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    A blustery wind made it feel cold yesterday, but thankfully the wind is lighter today and it's a lovely start to the week, thanks to high pressure centred close to Ireland.

    Over the next few days, there's plenty more fine weather and sunshine to come. It's strong April sunshine too, with moderate to high UV levels, so don't forget the sun-cream.

    Forecast chart 14 April 2014 Forecast chart 14 April 2014

    It will become a little warmer over the next couple of days, but with a clear sky overnight it'll turn chilly with temperatures falling close to freezing by dawn with a ground frost in rural areas, so gardeners beware.


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  6. Could Offa's Dyke be the gigantic worm cast of a Tremors graboid?

    Friday 11 April 2014, 11:35

    Steven Green Steven Green

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    Exciting news this week revealed archaeologists think Offa's Dyke may be 200 years older than previously thought. 

    Until the discovery it was thought to have been built by King Offa during his reign between 757 and 796. But, crucially, there is no firm archaeological evidence to support this.

    Offa's Dyke. Photo: Homer Sykes Offa's Dyke. Photo: Homer Sykes

    It is the longest linear earthwork in the UK, and one of the longest in Europe, stretching for 177 miles (285km). The modern boundary between Wales and England closely follows much of the route of the dyke.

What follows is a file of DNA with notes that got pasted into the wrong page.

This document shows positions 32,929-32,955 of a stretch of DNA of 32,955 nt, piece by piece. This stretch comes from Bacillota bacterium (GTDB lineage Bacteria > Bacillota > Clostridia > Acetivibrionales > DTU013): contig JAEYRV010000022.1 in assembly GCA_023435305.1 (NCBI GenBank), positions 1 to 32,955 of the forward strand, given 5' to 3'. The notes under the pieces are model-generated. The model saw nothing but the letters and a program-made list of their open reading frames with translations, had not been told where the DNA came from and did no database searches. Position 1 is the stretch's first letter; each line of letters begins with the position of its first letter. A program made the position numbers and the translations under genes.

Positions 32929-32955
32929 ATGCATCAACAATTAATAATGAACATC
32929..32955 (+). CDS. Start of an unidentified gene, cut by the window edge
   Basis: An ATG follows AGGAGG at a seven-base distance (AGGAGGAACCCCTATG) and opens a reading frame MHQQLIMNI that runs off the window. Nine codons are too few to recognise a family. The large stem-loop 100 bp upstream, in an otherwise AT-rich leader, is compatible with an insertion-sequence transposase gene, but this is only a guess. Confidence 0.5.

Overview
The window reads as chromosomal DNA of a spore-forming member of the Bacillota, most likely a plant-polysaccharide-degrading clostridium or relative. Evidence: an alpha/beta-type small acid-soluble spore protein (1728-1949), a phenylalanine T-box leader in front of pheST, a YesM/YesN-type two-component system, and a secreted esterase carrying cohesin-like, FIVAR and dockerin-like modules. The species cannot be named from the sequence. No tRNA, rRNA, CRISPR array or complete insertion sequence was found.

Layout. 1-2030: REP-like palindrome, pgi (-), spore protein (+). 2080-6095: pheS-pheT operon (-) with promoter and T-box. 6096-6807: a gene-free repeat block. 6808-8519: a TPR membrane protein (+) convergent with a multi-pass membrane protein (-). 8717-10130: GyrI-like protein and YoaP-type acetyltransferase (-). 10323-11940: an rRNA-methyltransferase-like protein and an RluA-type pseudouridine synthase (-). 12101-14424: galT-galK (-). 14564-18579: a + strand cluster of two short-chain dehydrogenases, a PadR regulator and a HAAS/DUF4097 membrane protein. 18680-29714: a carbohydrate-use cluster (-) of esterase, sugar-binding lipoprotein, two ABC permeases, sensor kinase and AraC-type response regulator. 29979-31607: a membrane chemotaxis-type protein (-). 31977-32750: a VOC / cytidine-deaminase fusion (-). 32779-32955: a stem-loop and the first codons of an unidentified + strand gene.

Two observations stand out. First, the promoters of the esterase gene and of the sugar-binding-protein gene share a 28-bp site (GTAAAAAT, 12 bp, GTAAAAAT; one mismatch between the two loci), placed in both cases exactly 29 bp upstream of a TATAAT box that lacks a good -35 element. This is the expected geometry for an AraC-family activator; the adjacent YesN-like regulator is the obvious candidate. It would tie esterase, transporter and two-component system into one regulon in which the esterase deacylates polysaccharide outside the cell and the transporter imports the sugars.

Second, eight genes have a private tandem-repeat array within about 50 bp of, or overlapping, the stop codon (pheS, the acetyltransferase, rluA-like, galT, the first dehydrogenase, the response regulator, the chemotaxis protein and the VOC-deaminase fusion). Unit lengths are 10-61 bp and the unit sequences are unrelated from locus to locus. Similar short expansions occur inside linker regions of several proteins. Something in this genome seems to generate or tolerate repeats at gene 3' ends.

The discovery by Clwyd-Powys Archaeological Trust now dates...

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  7. April showers bring forth May flowers

    Wednesday 9 April 2014, 16:54

    Derek Brockway Derek Brockway

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    People often talk about April showers and there's an old English folk rhyme that states: "March winds and April showers bring forth May flowers."

    Showers can occur at any time but there are specific reasons why April might be more associated with clear, sunny mornings and stormy afternoons.

    During spring, the Azores high pressure system and the polar jet stream tends to move further north.

    However, as the jet stream moves away from the UK, it leaves the country more open to weaker bands of rain and more days when showers are likely to develop.

    The sun is also higher in the sky at this time of year...

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  8. Women making an impact beyond Wales

    Wednesday 9 April 2014, 16:19

    Sian Williams Sian Williams

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    I've been mistakenly called Siân Phillips for nearly fifty years.